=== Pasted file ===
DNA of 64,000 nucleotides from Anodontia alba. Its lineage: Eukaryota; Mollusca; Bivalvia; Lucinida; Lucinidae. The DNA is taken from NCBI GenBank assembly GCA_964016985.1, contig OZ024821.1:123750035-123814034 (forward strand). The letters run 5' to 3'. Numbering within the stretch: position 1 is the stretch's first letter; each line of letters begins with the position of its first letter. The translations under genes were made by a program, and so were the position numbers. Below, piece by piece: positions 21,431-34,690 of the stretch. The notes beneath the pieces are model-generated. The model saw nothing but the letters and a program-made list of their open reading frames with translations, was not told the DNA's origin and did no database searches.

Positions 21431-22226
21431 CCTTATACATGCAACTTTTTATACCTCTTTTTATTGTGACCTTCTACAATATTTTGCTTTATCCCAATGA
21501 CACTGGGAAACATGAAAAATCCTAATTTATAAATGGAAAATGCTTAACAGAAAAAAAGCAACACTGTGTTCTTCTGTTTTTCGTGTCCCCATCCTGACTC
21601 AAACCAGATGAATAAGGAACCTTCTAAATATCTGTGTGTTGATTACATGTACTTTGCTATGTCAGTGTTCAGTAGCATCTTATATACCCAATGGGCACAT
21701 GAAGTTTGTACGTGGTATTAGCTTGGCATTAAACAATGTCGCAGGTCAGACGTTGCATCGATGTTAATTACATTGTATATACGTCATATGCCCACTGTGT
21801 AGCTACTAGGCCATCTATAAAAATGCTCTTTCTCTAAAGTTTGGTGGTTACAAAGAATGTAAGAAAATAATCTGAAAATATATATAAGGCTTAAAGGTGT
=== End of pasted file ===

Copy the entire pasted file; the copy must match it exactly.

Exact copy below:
DNA of 64,000 nucleotides from Anodontia alba. Its lineage: Eukaryota; Mollusca; Bivalvia; Lucinida; Lucinidae. The DNA is taken from NCBI GenBank assembly GCA_964016985.1, contig OZ024821.1:123750035-123814034 (forward strand). The letters run 5' to 3'. Numbering within the stretch: position 1 is the stretch's first letter; each line of letters begins with the position of its first letter. The translations under genes were made by a program, and so were the position numbers. Below, piece by piece: positions 21,431-34,690 of the stretch. The notes beneath the pieces are model-generated. The model saw nothing but the letters and a program-made list of their open reading frames with translations, was not told the DNA's origin and did no database searches.

Positions 21431-22226
21431 CCTTATACATGCAACTTTTTATACCTCTTTTTATTGTGACCTTCTACAATATTTTGCTTTATCCCAATGA
21501 CACTGGGAAACATGAAAAATCCTAATTTATAAATGGAAAATGCTTAACAGAAAAAAAGCAACACTGTGTTCTTCTGTTTTTCGTGTCCCCATCCTGACTC
21601 AAACCAGATGAATAAGGAACCTTCTAAATATCTGTGTGTTGATTACATGTACTTTGCTATGTCAGTGTTCAGTAGCATCTTATATACCCAATGGGCACAT
21701 GAAGTTTGTACGTGGTATTAGCTTGGCATTAAACAATGTCGCAGGTCAGACGTTGCATCGATGTTAATTACATTGTATATACGTCATATGCCCACTGTGT
21801 AGCTACTAGGCCATCTATAAAAATGCTCTTTCTCTAAAGTTTGGTGGTTACAAAGAATGTAAGAAAATAATCTGAAAATATATATAAGGCTTAAAGGTGT